How do you know a book is a hit? Ask a six-year-old if they like it. If their eyes get big and they retell you the entire story at a fast pace, complete with dramatic hand gestures, I’d say it’s a win.
Let me tell you about Margot and Calvin. These first cousins have a soft spot for each other. When they kissed on vacation last year, Max proclaimed, “They’re married!” (The boys were four and Margot five at the time.) This made us all laugh, except maybe my brother. Fast forward a few months and Calvin started wearing a fake ring. When someone asked him where he got it, he seriously said, “I got it when I married Margot.” When I tried to tell him he really wasn’t married to Margot (and it’s not the Civil War era) he got mad so I let it be.
The love continued. At our family reunion in Columbus, Ohio, Calvin tried to kiss Margot in front of all MY first cousins. My husband Eddie told them, “That’s how we do it down south.” On Christmas Day, I overheard Margot say to Calvin, “I know you like me the best because you always try to kiss me.”
Calvin came home from school the other day and said he was “over Margot” because he now likes two other girls. It’s ok, because unbeknownst to him, Margot told her mom she doesn’t want to be married. As for Max, he told me he wants to “live alone in an apartment.” (And yes, I know they will be mad at me for sharing this someday. But it’s too good!)
Back to the book. I think most of us can relate to remembering the weird kid at school or maybe we were that weird kid. In Two Speckled Eggs it’s Lyla Browning, the kid who smells funny and brings a tarantula to school. Then there is Ginger who is having a birthday party and doesn’t want to invite Lyla. Ginger’s mom, like all moms everywhere, insists that she invite Lyla to her birthday party.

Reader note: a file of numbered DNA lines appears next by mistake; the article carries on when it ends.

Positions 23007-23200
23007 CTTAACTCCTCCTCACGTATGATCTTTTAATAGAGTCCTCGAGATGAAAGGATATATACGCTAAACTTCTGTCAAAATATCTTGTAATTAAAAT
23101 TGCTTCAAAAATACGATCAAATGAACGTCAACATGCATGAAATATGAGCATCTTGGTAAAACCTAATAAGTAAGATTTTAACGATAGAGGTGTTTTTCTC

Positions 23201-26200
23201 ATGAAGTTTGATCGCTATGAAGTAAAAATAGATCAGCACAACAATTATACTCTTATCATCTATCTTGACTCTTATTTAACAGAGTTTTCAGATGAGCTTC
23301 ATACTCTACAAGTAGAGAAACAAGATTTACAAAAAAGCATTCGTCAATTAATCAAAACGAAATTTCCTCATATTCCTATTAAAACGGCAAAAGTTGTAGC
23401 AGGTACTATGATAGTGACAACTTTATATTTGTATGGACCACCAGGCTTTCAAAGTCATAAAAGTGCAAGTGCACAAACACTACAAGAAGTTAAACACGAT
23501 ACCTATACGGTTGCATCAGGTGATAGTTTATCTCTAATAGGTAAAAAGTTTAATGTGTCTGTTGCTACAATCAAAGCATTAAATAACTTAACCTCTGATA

This book puts a special twist on the message that the person you think is weird is surprisingly interesting and fun. I love everything about it: the story, the illustrations, and the descriptions.
Ginger’s friends don’t end up listening to her at her birthday party and they don’t appreciate her special “silver and gold cake.” Except for Lyla Browning. Lyla also gives Ginger the best present – a homemade nest with two chocolate eggs in it. After everyone leaves the party, Ginger and Lyla pretend to be birds and peck at the beloved silver and gold cake.
Calvin and I love reading this book together. We love reading about the tarantula, the cake, the chocolate eggs, and we really love the part where they pick at it like birds. (I have to admit that in a house full of boys, this feminist makes sure we read about girls.) But it’s not a book for girls it’s just a great book.
Where to find the book and other info
We discovered this book at the Clifton branch of the Public Library of Cincinnati and Hamilton County. You can buy it directly from its publisher, Candlewick Press. Mann has another book I Will Never Get A Star on Mrs. Benson’s Blackboard coming out in June. It looks awesome. And who doesn’t remember not getting stars at some point in school?
Special shout out to Leslie Cannon for serving as my Editor At Large.